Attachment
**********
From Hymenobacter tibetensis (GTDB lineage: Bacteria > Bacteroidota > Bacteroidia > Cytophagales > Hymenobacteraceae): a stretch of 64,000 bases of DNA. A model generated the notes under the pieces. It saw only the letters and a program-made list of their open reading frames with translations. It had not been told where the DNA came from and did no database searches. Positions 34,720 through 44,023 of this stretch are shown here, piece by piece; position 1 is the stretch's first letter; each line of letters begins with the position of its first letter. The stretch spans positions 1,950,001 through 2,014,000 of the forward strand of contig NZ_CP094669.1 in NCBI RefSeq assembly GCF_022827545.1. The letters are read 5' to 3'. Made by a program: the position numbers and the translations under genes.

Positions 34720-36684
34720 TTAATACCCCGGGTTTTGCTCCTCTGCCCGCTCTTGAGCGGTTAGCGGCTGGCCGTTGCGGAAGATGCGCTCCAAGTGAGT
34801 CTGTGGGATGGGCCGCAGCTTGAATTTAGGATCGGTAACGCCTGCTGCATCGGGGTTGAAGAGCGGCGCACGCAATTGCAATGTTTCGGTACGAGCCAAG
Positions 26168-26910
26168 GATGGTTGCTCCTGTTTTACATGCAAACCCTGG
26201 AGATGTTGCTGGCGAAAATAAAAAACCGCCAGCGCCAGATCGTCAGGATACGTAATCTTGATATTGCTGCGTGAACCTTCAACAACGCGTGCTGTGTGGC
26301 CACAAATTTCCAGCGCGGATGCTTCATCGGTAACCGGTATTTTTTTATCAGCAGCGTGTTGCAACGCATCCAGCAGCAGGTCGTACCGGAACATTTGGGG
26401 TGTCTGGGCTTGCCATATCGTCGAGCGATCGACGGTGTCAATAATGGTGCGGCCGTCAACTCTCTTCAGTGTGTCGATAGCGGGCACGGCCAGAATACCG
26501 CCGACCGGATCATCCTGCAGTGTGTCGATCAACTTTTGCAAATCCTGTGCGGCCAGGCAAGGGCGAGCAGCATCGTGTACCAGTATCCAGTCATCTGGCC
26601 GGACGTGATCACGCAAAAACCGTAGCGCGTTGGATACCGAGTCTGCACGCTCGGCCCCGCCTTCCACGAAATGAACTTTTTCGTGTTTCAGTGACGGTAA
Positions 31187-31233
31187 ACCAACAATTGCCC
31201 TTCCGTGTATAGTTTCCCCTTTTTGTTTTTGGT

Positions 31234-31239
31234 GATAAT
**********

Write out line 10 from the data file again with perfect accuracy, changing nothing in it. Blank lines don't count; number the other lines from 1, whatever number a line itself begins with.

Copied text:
26501 CCGACCGGATCATCCTGCAGTGTGTCGATCAACTTTTGCAAATCCTGTGCGGCCAGGCAAGGGCGAGCAGCATCGTGTACCAGTATCCAGTCATCTGGCC